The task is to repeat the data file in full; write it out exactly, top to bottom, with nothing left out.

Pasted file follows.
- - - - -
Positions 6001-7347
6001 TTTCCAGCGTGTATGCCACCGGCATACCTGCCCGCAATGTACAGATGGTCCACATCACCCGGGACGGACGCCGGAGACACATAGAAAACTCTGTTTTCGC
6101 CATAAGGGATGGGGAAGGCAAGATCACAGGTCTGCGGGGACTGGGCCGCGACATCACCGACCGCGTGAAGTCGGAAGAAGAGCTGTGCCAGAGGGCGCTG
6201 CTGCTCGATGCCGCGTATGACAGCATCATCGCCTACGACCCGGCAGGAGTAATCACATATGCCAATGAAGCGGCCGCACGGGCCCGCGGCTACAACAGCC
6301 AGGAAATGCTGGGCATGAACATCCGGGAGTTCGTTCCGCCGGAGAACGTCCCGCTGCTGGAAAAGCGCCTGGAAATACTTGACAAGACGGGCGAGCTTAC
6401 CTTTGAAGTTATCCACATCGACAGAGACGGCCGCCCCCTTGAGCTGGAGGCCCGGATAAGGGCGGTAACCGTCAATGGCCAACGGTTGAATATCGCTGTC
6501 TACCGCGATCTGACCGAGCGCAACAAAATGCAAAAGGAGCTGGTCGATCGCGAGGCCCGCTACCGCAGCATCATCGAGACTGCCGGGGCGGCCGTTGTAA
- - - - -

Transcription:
Positions 6001-7347
6001 TTTCCAGCGTGTATGCCACCGGCATACCTGCCCGCAATGTACAGATGGTCCACATCACCCGGGACGGACGCCGGAGACACATAGAAAACTCTGTTTTCGC
6101 CATAAGGGATGGGGAAGGCAAGATCACAGGTCTGCGGGGACTGGGCCGCGACATCACCGACCGCGTGAAGTCGGAAGAAGAGCTGTGCCAGAGGGCGCTG
6201 CTGCTCGATGCCGCGTATGACAGCATCATCGCCTACGACCCGGCAGGAGTAATCACATATGCCAATGAAGCGGCCGCACGGGCCCGCGGCTACAACAGCC
6301 AGGAAATGCTGGGCATGAACATCCGGGAGTTCGTTCCGCCGGAGAACGTCCCGCTGCTGGAAAAGCGCCTGGAAATACTTGACAAGACGGGCGAGCTTAC
6401 CTTTGAAGTTATCCACATCGACAGAGACGGCCGCCCCCTTGAGCTGGAGGCCCGGATAAGGGCGGTAACCGTCAATGGCCAACGGTTGAATATCGCTGTC
6501 TACCGCGATCTGACCGAGCGCAACAAAATGCAAAAGGAGCTGGTCGATCGCGAGGCCCGCTACCGCAGCATCATCGAGACTGCCGGGGCGGCCGTTGTAA